Research Highlights

Mumbai train blast survivors escape major eye trouble

Subhra Priyadarshini

doi:10.1038/nindia.2007.19 Published online 28 September 2007

A study on Mumbai serial train blast survivors of July 2006 has urged the need to institute protocols for quick mass screening to avoid any adverse effect of improvised explosive devices (IED) on the victims' eyes1.

Salil Mehta (right), Prakash Jiandani

A series of IED explosions occurred in five crowded local commuter trains on July 11, 2006 killing 190 people and injuring over 700. The researchers studied 28 patients admitted to their hospital in Mumbai to find that 16 had ocular injuries while 12 were normal. The injuries included haemorrhages, first or second degree burns to the upper or lower lids and corneal injuries. Two patients underwent surgical procedures whereas the rest were treated medically.

"Physicians treating survivors of IED blasts should be aware of the patterns of eye injuries. The patterns of eye injuries seen depend on the construction of the IED, the location of the victim relative to the blast and the setting of the blast and crowded commuter trains present a unique milieu," lead researcher Salil Mehta says.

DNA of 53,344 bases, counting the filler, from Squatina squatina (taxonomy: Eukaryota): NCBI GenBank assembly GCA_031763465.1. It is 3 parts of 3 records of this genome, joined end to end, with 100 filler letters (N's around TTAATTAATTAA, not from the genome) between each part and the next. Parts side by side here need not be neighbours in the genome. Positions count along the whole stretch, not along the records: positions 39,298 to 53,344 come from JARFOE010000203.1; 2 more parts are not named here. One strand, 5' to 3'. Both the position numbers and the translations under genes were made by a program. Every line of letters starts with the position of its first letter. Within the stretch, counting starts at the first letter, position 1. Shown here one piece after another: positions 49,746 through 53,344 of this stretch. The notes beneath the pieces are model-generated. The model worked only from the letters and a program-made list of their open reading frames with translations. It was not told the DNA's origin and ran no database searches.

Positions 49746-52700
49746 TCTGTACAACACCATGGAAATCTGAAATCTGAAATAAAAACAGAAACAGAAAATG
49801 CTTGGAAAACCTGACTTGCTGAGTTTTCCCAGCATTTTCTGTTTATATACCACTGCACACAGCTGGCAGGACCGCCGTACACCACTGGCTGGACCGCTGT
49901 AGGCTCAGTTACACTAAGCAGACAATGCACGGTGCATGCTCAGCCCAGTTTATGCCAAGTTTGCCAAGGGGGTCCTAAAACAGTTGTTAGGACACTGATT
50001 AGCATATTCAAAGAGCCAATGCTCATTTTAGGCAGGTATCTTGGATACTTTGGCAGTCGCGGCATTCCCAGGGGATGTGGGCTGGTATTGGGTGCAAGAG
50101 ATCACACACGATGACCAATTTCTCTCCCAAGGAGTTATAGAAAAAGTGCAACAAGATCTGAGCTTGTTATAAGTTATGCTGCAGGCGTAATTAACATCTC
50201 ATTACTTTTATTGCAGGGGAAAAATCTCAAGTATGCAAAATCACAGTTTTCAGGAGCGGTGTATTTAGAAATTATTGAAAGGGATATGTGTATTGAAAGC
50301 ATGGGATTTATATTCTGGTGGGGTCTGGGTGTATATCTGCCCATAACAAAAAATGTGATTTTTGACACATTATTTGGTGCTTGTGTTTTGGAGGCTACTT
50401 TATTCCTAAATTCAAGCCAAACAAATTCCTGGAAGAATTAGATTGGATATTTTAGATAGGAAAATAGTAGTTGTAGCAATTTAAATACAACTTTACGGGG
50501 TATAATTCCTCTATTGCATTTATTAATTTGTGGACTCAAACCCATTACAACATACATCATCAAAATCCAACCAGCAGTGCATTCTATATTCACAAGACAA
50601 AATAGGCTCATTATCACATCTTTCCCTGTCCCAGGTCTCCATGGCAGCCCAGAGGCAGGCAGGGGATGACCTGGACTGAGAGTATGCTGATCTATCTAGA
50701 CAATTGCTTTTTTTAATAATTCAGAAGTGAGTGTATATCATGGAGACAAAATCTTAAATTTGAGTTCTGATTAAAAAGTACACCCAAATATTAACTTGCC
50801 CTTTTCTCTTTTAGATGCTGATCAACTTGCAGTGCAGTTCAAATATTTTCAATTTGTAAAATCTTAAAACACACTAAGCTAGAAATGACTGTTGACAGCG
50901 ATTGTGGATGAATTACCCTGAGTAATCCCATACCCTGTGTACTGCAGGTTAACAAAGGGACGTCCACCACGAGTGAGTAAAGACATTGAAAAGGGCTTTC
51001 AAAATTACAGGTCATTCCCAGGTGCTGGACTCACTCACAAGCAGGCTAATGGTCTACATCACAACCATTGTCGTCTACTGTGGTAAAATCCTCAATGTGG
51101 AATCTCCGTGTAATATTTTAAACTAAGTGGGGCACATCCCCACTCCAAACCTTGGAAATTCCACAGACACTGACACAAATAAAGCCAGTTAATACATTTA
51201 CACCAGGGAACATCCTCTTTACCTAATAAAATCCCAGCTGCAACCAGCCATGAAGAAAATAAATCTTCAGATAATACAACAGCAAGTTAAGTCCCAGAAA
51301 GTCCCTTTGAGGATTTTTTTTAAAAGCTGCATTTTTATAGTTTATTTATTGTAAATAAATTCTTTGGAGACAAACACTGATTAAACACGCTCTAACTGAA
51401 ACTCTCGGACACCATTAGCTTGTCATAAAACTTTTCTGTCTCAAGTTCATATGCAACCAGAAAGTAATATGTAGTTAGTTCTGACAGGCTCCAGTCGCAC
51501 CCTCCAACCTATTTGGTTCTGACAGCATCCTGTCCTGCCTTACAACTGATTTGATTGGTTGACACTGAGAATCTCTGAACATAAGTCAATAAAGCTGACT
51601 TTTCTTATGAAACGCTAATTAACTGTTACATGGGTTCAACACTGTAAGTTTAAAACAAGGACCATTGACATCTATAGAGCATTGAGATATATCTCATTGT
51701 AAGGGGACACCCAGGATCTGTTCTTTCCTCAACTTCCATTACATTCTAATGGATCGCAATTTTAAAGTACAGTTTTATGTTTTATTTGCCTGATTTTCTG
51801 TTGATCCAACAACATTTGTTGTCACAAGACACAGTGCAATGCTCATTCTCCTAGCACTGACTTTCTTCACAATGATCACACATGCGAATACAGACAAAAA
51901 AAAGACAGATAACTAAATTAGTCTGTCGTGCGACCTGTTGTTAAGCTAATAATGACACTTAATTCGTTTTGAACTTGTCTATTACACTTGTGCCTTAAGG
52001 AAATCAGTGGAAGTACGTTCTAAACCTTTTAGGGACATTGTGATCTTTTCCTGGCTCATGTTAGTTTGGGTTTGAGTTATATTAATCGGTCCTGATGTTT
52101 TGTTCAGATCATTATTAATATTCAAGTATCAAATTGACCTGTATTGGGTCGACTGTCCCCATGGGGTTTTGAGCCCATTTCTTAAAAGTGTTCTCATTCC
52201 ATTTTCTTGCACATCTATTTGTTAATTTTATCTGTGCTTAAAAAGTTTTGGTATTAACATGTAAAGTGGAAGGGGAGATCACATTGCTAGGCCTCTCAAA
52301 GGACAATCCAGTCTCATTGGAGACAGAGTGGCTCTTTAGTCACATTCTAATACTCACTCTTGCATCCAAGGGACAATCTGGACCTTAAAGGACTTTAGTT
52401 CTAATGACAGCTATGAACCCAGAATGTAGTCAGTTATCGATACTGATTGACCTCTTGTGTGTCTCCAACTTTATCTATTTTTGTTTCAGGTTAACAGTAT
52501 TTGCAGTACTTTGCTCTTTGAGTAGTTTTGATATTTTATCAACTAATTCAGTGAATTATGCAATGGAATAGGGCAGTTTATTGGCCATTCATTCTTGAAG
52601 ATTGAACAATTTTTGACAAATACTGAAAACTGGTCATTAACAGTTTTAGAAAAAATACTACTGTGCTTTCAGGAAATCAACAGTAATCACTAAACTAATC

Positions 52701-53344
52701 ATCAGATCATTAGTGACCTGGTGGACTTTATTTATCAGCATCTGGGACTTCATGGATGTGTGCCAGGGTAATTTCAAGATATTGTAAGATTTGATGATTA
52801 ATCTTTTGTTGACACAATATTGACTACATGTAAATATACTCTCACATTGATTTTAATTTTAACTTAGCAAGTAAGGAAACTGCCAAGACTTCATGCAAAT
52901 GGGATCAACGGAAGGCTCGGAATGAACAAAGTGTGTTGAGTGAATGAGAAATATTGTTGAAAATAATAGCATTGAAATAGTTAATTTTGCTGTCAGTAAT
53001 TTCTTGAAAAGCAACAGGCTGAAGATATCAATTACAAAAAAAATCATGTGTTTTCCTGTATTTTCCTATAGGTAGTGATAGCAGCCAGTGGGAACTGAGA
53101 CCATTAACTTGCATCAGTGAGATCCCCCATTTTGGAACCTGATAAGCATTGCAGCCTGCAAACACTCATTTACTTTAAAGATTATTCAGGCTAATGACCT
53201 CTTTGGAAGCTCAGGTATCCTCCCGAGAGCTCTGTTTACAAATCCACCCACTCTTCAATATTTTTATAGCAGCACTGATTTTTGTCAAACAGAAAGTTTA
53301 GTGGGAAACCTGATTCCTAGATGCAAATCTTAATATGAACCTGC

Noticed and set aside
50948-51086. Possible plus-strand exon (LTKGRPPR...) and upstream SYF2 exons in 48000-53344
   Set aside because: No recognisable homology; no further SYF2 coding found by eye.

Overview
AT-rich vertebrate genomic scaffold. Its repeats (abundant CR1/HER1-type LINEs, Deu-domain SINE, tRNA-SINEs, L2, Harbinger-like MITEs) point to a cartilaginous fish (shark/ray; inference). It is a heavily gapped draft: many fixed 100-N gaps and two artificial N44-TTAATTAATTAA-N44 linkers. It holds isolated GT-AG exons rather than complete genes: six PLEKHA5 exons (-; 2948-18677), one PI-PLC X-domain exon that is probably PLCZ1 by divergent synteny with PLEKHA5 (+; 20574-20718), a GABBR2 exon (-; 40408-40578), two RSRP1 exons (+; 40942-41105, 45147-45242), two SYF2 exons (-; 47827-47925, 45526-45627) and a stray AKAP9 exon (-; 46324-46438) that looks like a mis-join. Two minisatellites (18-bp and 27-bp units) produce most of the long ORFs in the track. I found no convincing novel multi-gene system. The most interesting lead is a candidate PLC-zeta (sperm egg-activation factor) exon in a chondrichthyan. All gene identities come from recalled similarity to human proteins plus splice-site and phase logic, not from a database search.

Despite the eye being small in size, eye injuries are common in survivors of terrorist explosive blasts. These include high-order explosives (HE) or low-order explosives (LE). HE are either regular munitions or fashioned into improvised explosive devices (IED) that consist of a HE core with surrounding oil and shrapnel.

Serial IED explosions have occurred in commuter trains in several cities including London and Madrid but data on eye injuries is limited.


References

  1. Mehta, S.et al. Ocular injuries in survivors of improvised explosive devices (IED) in commuter trains. BMC Emergency Medicine doi: 10.1186/1471-227X-7-16 (2007).